Top Ten Tips for Applying to College as a Homeschooler
Applying to college for any kid is an overwhelming process. When applying to college as a homeschooler though the process can be even more confusing. It’s important for homeschool parents to be prepared and start early to minimize the stress and maximize the potential of your college bound student.
As I am getting ready to go through the process for the third time I came up with a list of tips that will make everything easier for you and your child so you can enjoy this final special year of homeschooling.
- Keep book lists. This is really important because often colleges will want some indication from the homeschool parent of what each class entailed.
- Write course descriptions. In one or two sentences briefly describe the material that was covered and how the child’s learning of the subject was assessed.
- Refine your homeschool philosophy. This seems to be quite random, but you will likely be asked to create a school profile just like other schools. Be sure you are able to communicate your homeschool’s approach to and the broader goals of education.
- Take some classes outside of the home environment. Homeschool cooperatives are the easiest way to do this, but also consider online classes, tutors, or duel enrollment at a local college. (Here are my curriculum choices for high school including several online class options) The aim is for at least part of the time to have your child learning with someone other than you doing the teaching.
- Don’t sweat the transcript. I use fasttranscripts, but really any format is fine. Colleges aren’t worried about how you list your child’s classes they are worried about the content of your child’s classes so focus on the book list and course description for each class. The transcript is more like a table of contents for a homeschooler.
- Do sweat the recommendations. One of the biggest hurdles of homeschool college applications is communicating to the college from an unbiased source (sorry mom, you can only do so much at this point) that the child is capable and well educated. Be sure you have people who have worked with your child in an academic setting who are willing to write a reference.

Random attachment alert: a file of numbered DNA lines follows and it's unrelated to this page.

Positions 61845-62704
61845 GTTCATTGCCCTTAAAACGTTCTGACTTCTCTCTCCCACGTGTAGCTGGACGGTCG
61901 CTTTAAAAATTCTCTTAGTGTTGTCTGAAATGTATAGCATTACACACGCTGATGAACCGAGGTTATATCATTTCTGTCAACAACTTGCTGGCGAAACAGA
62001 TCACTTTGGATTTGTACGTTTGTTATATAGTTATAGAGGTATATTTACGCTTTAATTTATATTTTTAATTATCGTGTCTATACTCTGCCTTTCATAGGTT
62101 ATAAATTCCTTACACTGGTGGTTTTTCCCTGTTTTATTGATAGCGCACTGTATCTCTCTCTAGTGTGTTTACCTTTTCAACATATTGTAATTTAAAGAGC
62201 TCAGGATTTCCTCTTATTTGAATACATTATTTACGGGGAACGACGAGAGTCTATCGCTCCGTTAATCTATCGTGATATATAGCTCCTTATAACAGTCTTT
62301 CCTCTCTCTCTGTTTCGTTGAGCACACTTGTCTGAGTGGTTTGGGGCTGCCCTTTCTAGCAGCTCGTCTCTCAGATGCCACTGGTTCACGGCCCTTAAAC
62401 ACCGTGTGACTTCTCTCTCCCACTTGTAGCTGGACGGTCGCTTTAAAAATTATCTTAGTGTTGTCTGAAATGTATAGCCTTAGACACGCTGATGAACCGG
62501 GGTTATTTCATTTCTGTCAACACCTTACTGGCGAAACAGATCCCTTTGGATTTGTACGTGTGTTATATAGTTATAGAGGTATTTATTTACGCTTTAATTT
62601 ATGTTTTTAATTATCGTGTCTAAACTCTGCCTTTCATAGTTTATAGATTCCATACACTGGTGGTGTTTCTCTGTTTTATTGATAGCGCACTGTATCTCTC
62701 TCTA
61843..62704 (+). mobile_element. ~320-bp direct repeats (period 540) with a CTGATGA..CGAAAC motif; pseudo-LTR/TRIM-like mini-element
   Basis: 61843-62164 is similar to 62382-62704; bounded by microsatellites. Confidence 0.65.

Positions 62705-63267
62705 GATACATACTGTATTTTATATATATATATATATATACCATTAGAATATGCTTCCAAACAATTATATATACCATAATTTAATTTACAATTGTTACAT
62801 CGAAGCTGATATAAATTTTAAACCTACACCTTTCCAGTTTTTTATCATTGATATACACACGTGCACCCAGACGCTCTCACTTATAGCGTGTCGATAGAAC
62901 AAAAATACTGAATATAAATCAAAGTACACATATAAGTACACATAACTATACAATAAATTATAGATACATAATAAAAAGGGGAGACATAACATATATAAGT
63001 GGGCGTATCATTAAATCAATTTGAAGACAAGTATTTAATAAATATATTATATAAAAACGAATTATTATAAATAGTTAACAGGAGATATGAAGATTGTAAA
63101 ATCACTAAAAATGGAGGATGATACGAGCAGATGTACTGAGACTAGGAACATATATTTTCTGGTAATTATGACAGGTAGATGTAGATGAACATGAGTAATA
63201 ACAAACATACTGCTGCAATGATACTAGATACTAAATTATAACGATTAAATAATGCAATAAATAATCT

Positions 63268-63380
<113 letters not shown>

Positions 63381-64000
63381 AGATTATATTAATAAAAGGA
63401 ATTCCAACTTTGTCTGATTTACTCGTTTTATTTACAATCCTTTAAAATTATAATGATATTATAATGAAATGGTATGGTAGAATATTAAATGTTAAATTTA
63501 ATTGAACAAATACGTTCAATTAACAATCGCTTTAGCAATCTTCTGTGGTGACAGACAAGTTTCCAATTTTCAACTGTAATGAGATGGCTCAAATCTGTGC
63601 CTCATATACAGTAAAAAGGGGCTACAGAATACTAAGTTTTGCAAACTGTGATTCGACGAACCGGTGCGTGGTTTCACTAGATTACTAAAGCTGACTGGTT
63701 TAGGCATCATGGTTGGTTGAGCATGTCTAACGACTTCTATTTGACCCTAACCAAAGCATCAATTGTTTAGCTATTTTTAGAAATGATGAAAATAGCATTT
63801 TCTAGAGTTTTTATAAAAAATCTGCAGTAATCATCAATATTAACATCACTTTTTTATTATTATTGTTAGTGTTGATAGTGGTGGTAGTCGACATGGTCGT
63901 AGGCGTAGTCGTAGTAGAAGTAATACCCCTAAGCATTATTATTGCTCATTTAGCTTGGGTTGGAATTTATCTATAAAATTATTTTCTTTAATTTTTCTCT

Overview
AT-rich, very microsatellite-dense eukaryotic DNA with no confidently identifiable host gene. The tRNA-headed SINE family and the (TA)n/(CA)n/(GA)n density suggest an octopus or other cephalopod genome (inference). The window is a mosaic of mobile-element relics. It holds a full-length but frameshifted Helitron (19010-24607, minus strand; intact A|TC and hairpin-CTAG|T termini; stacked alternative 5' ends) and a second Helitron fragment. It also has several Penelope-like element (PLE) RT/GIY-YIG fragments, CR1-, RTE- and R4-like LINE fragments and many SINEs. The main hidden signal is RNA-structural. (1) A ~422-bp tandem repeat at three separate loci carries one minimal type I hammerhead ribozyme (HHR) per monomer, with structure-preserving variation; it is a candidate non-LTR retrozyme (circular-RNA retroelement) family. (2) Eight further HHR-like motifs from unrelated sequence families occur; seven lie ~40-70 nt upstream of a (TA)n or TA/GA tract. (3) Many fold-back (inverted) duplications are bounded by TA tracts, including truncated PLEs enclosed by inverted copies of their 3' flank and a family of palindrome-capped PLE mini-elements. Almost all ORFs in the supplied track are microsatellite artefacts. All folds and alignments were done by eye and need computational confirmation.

- Take the SAT. I hate standardized tests. I really do. I think they give zero indication of a child’s knowledge and capacity to learn. The reality though is that if your child can do moderately well on the SAT it will further bolster their application and prove they have, in fact, been learning and not watching TV for four years. So even if your choice college doesn’t require it the SAT is probably a good idea for most students.
- Ensure you follow state law. Obviously this should probably go without saying, but you would be surprised at the number of rogue homeschoolers out there. Just follow the law so that your parent issued homeschool diploma complies with state regulations.
- Start early. Even if you wait until senior year you probably can pull everything together at the last minute, but really it’s much more peaceful if you don’t wait until the last minute.
- Relax. Colleges love homeschoolers. Your child will get in where they are meant to go. Don’t let the stress and worry of this last year steal these precious moments with your child. Do something fabulous to celebrate your years homeschooling together. I took my oldest to India to do volunteer work with the Missionaries of Charity. My second was supposed to hike the Camino in Spain with my husband (cancelled due to coronavirus, but someday…) And I am supposed to be taking my third to Antarctica in January (if coronavirus cooperates) It doesn’t even have to be that spectacular though. Take some hikes together, go out to lunch, grab a cup of coffee etc and don’t talk about college.
For more advice about homeschooling high school click here.
If you feel like you need more support applying to college as a homeschooler I offer personalized college planning consulting. Please contact me for more information. (Discount available if you sign up for my email list below)
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